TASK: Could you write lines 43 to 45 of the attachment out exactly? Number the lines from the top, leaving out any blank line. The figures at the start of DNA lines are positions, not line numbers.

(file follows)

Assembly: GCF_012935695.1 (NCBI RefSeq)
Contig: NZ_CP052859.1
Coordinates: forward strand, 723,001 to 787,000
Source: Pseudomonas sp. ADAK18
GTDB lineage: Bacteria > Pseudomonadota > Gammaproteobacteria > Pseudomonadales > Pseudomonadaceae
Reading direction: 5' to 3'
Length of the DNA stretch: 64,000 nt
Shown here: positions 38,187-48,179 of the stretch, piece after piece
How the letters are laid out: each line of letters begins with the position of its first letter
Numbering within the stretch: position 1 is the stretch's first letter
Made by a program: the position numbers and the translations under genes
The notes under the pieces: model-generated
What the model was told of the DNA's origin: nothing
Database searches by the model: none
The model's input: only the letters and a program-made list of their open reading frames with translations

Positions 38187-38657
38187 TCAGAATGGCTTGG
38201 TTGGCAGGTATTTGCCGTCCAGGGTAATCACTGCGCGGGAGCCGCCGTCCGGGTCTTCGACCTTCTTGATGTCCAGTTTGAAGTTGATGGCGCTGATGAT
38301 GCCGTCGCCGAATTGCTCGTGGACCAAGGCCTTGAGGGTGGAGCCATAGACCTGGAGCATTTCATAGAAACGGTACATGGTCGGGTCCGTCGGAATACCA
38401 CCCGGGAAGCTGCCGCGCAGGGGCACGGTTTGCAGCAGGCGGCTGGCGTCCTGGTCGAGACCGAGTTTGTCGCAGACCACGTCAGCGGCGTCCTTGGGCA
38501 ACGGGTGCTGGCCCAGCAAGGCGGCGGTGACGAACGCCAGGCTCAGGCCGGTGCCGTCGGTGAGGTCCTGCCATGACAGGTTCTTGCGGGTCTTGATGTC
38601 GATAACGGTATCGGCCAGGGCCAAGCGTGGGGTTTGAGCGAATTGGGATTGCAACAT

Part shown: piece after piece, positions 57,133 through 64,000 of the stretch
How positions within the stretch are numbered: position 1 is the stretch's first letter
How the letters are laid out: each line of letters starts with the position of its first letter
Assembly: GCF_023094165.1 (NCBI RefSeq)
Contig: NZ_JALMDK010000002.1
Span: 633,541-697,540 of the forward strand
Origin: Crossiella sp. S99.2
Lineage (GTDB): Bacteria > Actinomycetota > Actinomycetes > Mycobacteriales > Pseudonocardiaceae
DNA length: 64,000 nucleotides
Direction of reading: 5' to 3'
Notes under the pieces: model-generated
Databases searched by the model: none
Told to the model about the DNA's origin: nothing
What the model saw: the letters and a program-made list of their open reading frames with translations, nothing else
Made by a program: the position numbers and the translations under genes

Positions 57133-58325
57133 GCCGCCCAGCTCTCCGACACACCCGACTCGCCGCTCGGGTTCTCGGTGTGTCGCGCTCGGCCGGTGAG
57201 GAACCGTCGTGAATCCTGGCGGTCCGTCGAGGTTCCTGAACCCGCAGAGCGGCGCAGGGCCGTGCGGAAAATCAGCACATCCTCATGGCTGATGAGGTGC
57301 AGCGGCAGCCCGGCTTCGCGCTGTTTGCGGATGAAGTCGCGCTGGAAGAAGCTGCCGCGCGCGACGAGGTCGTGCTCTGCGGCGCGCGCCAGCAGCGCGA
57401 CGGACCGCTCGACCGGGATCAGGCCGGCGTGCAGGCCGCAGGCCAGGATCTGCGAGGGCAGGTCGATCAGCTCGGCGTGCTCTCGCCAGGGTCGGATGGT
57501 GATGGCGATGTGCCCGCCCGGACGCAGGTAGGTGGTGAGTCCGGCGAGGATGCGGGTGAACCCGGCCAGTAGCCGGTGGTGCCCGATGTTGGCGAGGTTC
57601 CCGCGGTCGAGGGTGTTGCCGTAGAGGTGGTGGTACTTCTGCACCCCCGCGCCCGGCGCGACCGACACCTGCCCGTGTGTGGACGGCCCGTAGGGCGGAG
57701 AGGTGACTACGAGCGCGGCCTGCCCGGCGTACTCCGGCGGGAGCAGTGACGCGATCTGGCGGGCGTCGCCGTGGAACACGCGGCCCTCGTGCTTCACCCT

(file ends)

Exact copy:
57501 GATGGCGATGTGCCCGCCCGGACGCAGGTAGGTGGTGAGTCCGGCGAGGATGCGGGTGAACCCGGCCAGTAGCCGGTGGTGCCCGATGTTGGCGAGGTTC
57601 CCGCGGTCGAGGGTGTTGCCGTAGAGGTGGTGGTACTTCTGCACCCCCGCGCCCGGCGCGACCGACACCTGCCCGTGTGTGGACGGCCCGTAGGGCGGAG
57701 AGGTGACTACGAGCGCGGCCTGCCCGGCGTACTCCGGCGGGAGCAGTGACGCGATCTGGCGGGCGTCGCCGTGGAACACGCGGCCCTCGTGCTTCACCCT